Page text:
ADR Center for .eu attached to the Arbitration Court attached to the Economic Chamber of the Czech Republic and Agricultural Chamber of the Czech Republic (Czech Arbitration Court)

Panel Decision

§ B12 of the .eu Dispute Resolution Rules (ADR Rules)

Case No.: 02075
Time of Filing: 2006-07-03 14:12:13
Administrative Contact: Tereza Bartošková
Name: e-motion Gesellschaft für Antriebstechnik mbh, Peter Mauch
Complainant's Authorized Representative
Name: EURid
Respondent's Authorized Representative
Domain Name(s): E-MOTION
Other Legal Proceedings
The Panel is not aware of any other legal proceedings that are pending or decided and which relate to the disputed domain name.
English summary of the decision: English summary of this Decision is hereby attached as Annex 1
Factual Background
The Complainant applied for the domain name on the first day of Phase One the Sunrise Period. The Prior Right relied upon was a trademark registered in Germany. The Documentary Evidence was submitted in good time; this included an excerpt from the trademark register from the German Patent and Trademark office for the trademark relied upon. The except certified that the name of the holder was “e-motion Gesellschaft für Antriebstechnik mbH.” Whereas the application for the domain name was in the name of “e-motion GmbH.” 

The Validation Agent was of the opinion that the Applicant had not provided sufficient evidence that it was the same legal person as, or successor to, the holder of the trademark. The application was therefore declined. The Complainant commenced this Complaint against that decision.
Parties’ Contentions
  1. Complainant
    The Complaint is brief and the Panel has allowed a generous margin of interpretation on the arguments submitted in order understand the points of objection.

    Firstly, the Complainant suggests there is doubt over the supposed earlier rights of another applicant for the domain name, “E-motion SpA”. In evidence the Complainant said that it had carried out “intensive searches” and was unable to find any “appropriate entry or entries referring to [those earlier rights or the name itself]”.

    Secondly, the Complainant contrasted E-motion SpA’s prior rights to its own. It referred again to the supporting documentation it supplied, which comprises the trade mark certificate referred to above and a copy of its entry in the commercial register certifying its incorporation as a company with limited liability.

    On the basis of the foregoing, the Complainant alleges that the decision of the Registry is contrary to the European Union regulations because the Domain name is identical to its “trade name”, suggesting (or so it seems) that the Registry’s refusal constitutes a mistake – presumably either in law or fact or both.
  2. Respondent
    In essence, the Registry relies upon Article 20.3 of the Sunrise Rules for its decision. This provides that "If, for any reasons ..., the Documentary Evidence provided does not clearly indicate the name of the Applicant as being the holder of the Prior Right claimed ... the Applicant must submit official documents substantiating that it is the same person as or the legal successor to the person indicated in the Documentary Evidence as being the holder of the Prior Right". As the Complainant Applicant did not duly supply that it is the same person or legal successor the validation agent concluded that the Applicant did not demonstrate that it was the holder or the licensee of a prior right on the name "E-MOTION".

    The Respondent pointed out that the name of the company applying for the domain name was “e-motion GmbH”, whereas the Documentary Evidence submitted consisted of an extract from the Stuttgart company register for the company "e-motion Gesellschaft für Antriebstechnik mbH", as well as the German registered trademark "e-motion" (No. 39714574.8) that is also registered in the name of "e-motion Gesellschaft für Antriebstechnik mbH".

    The Registry maintains that the obligation to prove the entitlement is on the Applicant to discharge through the Documentary Evidence at the time that it is due; this, it adds is a process that must be strictly adhered to since, in the absence of such clear evidence of the entitlement, the Registry has no right (and a fortiori no obligation) to speculate on the relationship between an Applicant and the owner of the trademark.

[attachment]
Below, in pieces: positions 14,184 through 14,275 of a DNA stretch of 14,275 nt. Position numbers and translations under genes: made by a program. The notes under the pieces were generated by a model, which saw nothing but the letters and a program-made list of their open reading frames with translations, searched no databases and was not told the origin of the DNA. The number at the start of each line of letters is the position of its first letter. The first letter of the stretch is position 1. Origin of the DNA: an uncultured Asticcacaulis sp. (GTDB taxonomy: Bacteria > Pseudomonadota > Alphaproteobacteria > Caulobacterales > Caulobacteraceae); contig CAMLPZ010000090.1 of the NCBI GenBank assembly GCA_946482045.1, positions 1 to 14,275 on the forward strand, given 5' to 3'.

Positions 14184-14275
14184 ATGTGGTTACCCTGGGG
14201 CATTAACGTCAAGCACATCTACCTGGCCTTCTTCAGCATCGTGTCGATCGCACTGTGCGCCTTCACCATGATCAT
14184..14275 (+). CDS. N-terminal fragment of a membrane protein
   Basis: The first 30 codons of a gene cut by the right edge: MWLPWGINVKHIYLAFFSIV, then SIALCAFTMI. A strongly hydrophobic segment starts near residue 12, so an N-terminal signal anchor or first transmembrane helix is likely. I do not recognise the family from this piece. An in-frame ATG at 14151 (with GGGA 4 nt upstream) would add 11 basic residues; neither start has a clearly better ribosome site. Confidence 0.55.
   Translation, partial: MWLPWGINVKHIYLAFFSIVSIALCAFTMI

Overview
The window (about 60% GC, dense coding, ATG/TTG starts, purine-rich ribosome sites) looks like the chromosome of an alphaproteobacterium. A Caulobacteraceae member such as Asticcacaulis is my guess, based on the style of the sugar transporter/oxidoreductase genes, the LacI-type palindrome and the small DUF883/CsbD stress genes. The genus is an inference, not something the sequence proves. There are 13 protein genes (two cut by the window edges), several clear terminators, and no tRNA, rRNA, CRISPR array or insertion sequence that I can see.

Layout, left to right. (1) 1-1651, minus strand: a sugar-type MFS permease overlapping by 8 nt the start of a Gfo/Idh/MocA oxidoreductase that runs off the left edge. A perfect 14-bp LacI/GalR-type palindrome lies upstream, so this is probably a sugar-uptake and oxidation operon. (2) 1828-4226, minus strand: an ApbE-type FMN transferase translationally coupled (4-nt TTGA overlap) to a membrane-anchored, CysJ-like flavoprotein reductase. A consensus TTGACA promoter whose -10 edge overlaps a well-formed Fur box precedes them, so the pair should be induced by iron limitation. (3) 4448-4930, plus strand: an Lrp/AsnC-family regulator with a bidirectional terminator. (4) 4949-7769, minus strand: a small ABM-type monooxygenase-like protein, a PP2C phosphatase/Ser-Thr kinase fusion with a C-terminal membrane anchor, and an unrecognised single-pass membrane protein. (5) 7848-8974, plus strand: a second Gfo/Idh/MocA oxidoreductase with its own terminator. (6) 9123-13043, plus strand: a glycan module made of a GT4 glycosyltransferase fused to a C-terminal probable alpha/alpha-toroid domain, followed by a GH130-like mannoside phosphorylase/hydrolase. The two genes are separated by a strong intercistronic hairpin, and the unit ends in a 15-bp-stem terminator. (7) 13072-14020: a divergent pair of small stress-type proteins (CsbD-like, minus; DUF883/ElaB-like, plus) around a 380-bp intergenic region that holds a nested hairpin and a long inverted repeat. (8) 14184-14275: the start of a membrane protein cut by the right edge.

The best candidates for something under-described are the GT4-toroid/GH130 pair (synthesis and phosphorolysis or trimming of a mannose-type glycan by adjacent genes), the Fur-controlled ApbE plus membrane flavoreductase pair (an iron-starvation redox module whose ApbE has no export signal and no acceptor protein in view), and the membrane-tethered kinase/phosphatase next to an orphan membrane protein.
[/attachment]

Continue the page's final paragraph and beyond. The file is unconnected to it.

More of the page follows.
In support of this position, the Registry cites several Panel decisions in which this position, or something like it, was apparently accepted and endorsed. In any event it adds that the purpose of an Administrative Proceeding is not to correct a defective application, thus precluding giving a Complainant a second change to correct their original application.

    Finally, the Registry argues that the Respondent’s points about the merits of E-Motion SpA’s application cannot be considered in this proceeding which is only concerned with the decision the Registry took with regard to the Complainant’s application. But in any event it advises that the application from E-Motion SpA has been rejected.
Discussion and Findings
The sole object and purpose of an ADR Proceeding against the Registry is to verify whether the relevant decision by the Registry conflicts with the Regulations. The decision in question is the one rejecting the Complainant’s application. In verifying whether the Registry’s decision conflicts with the Regulations it is necessary to examine the reasons for the decision. E-motion SpA’s application is of no relevance, not merely because it was rejected, but also because it was made subsequent to the Complainant’s. (A previous application could be considered if it was accepted and that is the one being complained about.)

The Panel does not have any reasonable doubts that the Complainant genuinely and in good faith submitted the application for the domain name which is the subject of this proceeding. Furthermore the Panel can accept in principle that it is the holder of the Prior Right relied upon.  However for some reason unknown to either the Panel or the Registry, the applicant Complainant described itself differently to how it is described in the commercial company register, on the trade mark certificate, and indeed in the manner and style it is described in the Complaint.  Although the Complainant did not address this discrepancy, the evidence cannot be in dispute as they are discoverable from the face of the documentation. The key question to be answered is whether the Registry can reject an application because the name of the holder of the Prior Right, as stated in the Documentary Evidence, is different from the name of the applicant.